Cultural Differences in Numerical Magnitude Processing
This DIPF 2015 project focused on investigating in how far cultural differences as found in international comparisons of student achievement in mathematics are also evident in basic numerical skills.
Large-scale assessments of mathematical school achievement have revealed substantial cultural differences, with students from Asian countries showing top achievement levels, particularly Chinese students from Shanghai (see PISA 2009). This research project focused on the question whether similar cultural differences also concern basic numerical skills.
Findings from a pilot study indicated that Chinese adults do not only outperform German adults in arithmetic tests, but are also faster in processing approximate numerical magnitude comparisons without making any more errors. It is however unclear whether such a cultural difference also concerns the exact representation of small quantities. To answer this question, Chinese and German adults were compared with respect to their performance in retrieving exact representations of small quantities. Another open question is whether the superior performance of Chinese adults in processing speed in approximate numerical magnitude comparisons is caused by a stronger engagement with mathematical contents in the course of schooling or whether independent cultural differences exist. To pursue this question, Chinese and German preschool children were compared with respect to their numerical magnitude processing skills.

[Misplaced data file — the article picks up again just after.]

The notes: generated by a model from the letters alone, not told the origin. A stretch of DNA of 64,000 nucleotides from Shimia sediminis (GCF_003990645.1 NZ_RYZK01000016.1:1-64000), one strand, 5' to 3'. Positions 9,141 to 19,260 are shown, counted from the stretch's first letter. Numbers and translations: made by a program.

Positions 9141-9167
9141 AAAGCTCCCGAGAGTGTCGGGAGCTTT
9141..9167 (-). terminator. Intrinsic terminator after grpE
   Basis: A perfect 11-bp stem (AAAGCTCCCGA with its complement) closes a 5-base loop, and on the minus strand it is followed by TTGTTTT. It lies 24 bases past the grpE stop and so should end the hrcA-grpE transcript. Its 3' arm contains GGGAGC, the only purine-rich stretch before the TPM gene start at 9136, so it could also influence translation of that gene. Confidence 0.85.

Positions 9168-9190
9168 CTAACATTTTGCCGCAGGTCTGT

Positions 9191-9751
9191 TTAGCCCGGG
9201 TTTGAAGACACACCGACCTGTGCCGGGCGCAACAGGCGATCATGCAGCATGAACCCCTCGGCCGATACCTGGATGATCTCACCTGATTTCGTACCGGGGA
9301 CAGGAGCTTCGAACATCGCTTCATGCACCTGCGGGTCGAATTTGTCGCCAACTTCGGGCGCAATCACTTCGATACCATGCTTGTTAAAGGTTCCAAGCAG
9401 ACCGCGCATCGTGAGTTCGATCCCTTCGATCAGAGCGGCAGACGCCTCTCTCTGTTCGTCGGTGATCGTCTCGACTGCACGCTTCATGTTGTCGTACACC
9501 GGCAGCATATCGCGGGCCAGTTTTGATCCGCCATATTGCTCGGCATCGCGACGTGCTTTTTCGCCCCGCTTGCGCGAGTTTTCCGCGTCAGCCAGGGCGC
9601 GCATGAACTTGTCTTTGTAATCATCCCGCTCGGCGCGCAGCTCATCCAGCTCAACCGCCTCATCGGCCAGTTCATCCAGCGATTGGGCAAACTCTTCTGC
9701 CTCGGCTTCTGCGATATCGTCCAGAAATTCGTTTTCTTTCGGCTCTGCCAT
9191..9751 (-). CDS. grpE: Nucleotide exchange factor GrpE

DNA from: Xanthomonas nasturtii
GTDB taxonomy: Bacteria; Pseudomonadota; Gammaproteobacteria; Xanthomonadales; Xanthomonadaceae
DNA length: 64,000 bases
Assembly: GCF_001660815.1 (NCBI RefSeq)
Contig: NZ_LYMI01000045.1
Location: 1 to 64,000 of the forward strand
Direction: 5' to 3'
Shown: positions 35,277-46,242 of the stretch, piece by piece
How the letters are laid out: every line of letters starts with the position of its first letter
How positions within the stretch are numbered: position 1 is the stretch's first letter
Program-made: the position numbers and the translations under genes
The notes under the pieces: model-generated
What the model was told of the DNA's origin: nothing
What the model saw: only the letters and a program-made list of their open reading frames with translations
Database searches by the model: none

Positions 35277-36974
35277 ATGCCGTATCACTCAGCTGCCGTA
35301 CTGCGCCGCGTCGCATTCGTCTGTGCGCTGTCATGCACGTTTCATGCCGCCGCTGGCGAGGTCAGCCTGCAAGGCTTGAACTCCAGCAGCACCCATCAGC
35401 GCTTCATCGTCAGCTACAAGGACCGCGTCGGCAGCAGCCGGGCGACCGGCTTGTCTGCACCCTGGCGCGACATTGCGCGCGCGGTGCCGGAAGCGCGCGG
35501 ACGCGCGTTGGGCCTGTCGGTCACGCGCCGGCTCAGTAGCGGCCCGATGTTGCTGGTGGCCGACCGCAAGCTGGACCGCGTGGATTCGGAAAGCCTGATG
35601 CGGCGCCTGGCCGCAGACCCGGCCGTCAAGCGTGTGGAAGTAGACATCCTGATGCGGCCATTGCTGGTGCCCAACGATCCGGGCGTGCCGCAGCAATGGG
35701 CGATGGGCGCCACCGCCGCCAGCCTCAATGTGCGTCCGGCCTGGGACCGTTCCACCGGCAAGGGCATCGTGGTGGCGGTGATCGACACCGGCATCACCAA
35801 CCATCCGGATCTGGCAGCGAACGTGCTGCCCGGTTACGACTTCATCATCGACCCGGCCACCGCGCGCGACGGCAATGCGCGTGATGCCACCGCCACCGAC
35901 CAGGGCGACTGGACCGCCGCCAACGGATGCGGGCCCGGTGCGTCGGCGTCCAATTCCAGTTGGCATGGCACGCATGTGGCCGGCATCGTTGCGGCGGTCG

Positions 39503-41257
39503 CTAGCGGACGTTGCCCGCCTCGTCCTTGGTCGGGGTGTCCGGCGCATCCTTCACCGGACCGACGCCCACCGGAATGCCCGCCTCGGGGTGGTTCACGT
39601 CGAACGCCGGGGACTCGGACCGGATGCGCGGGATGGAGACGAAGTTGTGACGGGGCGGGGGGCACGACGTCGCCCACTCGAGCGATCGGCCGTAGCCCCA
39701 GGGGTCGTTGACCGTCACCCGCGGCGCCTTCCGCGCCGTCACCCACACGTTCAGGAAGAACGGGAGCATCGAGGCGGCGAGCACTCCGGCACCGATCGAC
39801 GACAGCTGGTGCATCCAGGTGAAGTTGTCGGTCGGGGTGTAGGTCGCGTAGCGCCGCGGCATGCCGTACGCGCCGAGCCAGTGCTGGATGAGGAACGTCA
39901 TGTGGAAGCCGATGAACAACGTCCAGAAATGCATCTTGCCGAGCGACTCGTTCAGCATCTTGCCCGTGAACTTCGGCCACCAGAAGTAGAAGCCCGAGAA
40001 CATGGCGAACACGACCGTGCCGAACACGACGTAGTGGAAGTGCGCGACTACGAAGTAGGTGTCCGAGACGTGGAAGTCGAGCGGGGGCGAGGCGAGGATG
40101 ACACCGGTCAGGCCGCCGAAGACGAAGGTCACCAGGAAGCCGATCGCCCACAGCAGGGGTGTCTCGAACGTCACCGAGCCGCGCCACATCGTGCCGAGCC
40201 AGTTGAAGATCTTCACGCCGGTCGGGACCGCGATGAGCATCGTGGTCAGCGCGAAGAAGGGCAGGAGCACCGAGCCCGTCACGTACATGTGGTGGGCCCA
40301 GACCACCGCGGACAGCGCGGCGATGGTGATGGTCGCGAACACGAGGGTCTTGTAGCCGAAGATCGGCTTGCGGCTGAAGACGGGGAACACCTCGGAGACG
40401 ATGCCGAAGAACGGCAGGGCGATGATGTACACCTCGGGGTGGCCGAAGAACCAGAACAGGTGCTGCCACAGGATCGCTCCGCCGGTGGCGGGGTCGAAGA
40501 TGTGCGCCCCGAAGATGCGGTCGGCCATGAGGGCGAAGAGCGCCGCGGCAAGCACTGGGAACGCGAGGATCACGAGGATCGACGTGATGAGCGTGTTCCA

- Prof. Dr. Song YanJacobs University Bremen; Yunnan Normal University Kunming, China
- Su Li, Institute of Psychology, Chinese Academy of Sciences, Beijing
11/2013 – 12/2015
|Department:||Education and Human Development|